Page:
Nav: Home

William Small, Jr., M.D., editor of new edition of classic radiation oncology textbook

March 14, 2017

MAYWOOD, IL - William Small, Jr., MD, chair of Loyola Medicine's radiation oncology department, is editor of a revised third edition of a classic reference in radiation oncology.

"Clinical Radiation Oncology: Indications, Techniques and Results" will be published this spring by Wiley-Blackwell.

The 928-page text includes the latest developments in the field, including intensity-modulated radiation therapy, image-guided radiation therapy and proton beam therapy. The textbook also includes two new chapters - "Palliative Radiotherapy" and "Statistics in Radiation Oncology" - a comprehensive head and neck cancer section and treatment algorithms for each tumor.

The first two editions (1988 and 2000) were edited by the legendary Chiu-Chen Wang, MD, of Harvard Medical School. In the third edition, Dr. Small continues Dr. Wang's approach of providing a practical, application-based, comprehensive overview of the biological basis of radiation oncology and the clinical efficacy of radiation therapy. Associate editors are Nancy J. Tarbell, MD, of Harvard Medical School and Min Yao, PhD, of Case Western Reserve University.
-end-


Loyola University Health System

Related Radiation Therapy Articles:

Radiation therapy, macrophages improve efficacy of nanoparticle-delivered cancer therapy
Massachusetts General Hospital investigators report finding finding how appropriately timed radiation therapy can significantly improve the delivery of cancer nanomedicines by attracting macrophages to tumor blood vessels, which results in a transient 'burst' of nanoencapsulated drugs from capillaries into the tumor.
Moffitt improves radiation therapy for head and neck patients
The researchers are able to use the radiosensitivity index within a mathematical framework to select the optimum radiotherapy dose for each patient based on their individual tumor biology.
As radiation therapy declined so did second cancers in childhood cancer survivors
Childhood cancer survivors are living longer. Now research shows they are also less likely to develop second cancers while still young.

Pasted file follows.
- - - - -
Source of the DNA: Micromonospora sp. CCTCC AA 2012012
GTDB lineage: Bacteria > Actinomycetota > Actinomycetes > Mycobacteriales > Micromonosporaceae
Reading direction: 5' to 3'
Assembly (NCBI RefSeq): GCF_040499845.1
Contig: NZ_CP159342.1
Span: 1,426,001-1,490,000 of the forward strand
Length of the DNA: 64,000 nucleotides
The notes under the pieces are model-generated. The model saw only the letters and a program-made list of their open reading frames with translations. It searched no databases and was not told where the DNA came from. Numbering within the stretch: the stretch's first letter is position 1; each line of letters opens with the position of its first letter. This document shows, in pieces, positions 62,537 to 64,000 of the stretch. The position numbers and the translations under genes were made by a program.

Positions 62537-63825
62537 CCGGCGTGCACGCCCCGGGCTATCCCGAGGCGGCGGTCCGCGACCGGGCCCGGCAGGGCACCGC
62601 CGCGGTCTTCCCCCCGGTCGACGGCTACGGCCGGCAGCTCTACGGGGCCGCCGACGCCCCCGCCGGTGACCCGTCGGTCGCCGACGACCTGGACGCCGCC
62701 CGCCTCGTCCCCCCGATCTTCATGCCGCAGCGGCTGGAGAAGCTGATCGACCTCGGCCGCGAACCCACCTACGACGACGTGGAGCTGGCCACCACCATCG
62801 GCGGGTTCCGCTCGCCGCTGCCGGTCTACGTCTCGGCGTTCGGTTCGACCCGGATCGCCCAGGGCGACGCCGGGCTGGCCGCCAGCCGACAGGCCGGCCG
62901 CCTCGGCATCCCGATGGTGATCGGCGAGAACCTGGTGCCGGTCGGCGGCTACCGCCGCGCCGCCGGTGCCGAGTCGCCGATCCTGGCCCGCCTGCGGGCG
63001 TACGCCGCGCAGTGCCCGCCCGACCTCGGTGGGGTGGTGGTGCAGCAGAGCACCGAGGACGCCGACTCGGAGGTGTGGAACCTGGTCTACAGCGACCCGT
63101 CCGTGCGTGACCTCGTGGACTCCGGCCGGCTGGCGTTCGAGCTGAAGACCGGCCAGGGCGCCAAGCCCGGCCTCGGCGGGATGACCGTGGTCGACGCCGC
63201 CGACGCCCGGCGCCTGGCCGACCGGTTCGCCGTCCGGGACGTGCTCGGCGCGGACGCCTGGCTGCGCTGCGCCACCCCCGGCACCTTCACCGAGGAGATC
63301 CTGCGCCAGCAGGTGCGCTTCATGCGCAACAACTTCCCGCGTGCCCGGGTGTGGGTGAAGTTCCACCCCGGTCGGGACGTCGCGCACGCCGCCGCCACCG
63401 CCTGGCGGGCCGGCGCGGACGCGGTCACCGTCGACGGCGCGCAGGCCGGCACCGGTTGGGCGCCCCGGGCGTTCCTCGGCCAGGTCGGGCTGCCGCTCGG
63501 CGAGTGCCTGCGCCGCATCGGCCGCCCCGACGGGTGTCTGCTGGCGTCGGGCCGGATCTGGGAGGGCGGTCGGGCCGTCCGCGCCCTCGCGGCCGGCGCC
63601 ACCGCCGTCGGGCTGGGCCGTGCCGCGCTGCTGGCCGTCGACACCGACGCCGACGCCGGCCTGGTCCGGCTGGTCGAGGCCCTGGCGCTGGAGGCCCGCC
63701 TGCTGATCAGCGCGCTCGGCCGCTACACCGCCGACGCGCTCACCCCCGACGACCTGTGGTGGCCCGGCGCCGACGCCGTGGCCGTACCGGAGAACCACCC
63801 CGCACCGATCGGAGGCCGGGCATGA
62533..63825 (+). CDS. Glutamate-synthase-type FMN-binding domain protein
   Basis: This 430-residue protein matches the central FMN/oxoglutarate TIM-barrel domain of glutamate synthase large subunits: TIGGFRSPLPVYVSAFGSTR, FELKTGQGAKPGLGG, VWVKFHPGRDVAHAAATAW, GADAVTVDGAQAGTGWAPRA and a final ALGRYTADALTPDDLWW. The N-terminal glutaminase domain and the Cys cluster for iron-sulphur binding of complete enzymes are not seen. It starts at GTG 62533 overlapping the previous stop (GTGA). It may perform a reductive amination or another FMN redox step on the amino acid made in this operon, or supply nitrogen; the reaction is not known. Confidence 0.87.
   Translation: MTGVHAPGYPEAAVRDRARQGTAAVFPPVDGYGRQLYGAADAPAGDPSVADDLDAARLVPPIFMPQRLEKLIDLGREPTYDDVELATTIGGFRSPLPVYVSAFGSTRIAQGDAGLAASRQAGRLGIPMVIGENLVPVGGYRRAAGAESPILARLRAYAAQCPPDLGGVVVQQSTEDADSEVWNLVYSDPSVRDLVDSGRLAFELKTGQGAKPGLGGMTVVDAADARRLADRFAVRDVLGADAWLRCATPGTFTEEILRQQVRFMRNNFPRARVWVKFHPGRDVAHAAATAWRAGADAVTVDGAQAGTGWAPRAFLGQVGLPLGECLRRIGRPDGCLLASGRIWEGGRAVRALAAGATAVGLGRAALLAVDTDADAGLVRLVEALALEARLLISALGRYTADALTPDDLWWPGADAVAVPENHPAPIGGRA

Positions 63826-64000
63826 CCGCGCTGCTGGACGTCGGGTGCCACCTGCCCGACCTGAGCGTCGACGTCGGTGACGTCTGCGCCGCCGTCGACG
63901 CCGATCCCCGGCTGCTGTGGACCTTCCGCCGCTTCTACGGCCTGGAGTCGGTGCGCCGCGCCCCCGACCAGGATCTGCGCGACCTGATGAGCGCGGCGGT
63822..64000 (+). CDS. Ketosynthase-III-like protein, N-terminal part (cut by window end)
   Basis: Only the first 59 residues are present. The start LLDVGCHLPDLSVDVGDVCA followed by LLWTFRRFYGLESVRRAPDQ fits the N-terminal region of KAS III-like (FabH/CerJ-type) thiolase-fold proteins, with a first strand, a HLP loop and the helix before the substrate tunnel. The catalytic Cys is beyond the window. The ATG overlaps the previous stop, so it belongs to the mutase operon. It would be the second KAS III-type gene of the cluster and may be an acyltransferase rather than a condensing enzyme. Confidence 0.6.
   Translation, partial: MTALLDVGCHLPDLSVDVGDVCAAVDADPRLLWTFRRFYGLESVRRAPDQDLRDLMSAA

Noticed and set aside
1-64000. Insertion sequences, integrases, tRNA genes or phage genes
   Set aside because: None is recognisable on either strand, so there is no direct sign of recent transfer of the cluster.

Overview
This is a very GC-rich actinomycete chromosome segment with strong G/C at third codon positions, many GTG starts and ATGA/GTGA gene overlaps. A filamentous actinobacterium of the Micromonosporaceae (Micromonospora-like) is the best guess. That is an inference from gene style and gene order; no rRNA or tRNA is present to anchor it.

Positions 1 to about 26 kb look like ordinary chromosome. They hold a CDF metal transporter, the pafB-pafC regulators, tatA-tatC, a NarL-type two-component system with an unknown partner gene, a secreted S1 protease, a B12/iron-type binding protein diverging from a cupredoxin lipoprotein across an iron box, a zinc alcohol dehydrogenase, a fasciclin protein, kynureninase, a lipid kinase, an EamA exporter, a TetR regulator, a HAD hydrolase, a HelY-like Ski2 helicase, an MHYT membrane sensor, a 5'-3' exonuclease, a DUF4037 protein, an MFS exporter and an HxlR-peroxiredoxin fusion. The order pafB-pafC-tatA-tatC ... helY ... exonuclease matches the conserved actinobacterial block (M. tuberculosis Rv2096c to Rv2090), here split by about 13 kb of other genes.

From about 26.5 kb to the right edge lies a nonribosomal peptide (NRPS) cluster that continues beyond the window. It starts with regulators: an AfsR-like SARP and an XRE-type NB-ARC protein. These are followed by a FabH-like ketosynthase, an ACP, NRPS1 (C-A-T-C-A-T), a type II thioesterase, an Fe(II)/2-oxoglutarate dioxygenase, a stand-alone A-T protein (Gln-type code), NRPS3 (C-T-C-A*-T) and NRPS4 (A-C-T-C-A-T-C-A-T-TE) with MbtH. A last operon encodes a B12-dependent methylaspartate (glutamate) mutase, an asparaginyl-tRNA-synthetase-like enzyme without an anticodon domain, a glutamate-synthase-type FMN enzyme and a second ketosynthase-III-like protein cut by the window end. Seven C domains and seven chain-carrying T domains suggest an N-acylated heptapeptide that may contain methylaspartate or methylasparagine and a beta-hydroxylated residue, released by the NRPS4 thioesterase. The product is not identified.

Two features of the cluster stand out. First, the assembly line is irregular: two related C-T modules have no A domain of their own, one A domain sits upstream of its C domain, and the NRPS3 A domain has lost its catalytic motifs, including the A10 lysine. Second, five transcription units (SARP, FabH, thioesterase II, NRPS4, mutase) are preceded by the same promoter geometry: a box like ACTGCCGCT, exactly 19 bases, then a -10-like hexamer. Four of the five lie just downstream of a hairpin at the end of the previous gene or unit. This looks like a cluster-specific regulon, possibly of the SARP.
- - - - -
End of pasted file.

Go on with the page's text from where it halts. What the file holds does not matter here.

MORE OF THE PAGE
Conventional radiation therapy may not protect healthy brain cells
A new study shows that repeated radiation therapy used to target tumors in the brain may not be as safe to healthy brain cells as previously assumed.
Does radiation therapy improve survival for women with ductal carcinoma in situ?
Investigators from Brigham and Women's Hospital (BWH) and the Dana-Farber Cancer Institute have found that a set of easily measurable risk factors can predict the magnitude of survival benefit offered by radiation therapy following breast cancer surgery.
More Radiation Therapy News and Radiation Therapy Current Events

Best Science Podcasts 2019

We have hand picked the best science podcasts for 2019. Sit back and enjoy new science podcasts updated daily from your favorite science news services and scientists.
Now Playing: TED Radio Hour

Anthropomorphic
Do animals grieve? Do they have language or consciousness? For a long time, scientists resisted the urge to look for human qualities in animals. This hour, TED speakers explore how that is changing. Guests include biological anthropologist Barbara King, dolphin researcher Denise Herzing, primatologist Frans de Waal, and ecologist Carl Safina.
Now Playing: Science for the People

#534 Bacteria are Coming for Your OJ
What makes breakfast, breakfast? Well, according to every movie and TV show we've ever seen, a big glass of orange juice is basically required. But our morning grapefruit might be in danger. Why? Citrus greening, a bacteria carried by a bug, has infected 90% of the citrus groves in Florida. It's coming for your OJ. We'll talk with University of Maryland plant virologist Anne Simon about ways to stop the citrus killer, and with science writer and journalist Maryn McKenna about why throwing antibiotics at the problem is probably not the solution. Related links: A Review of the Citrus Greening...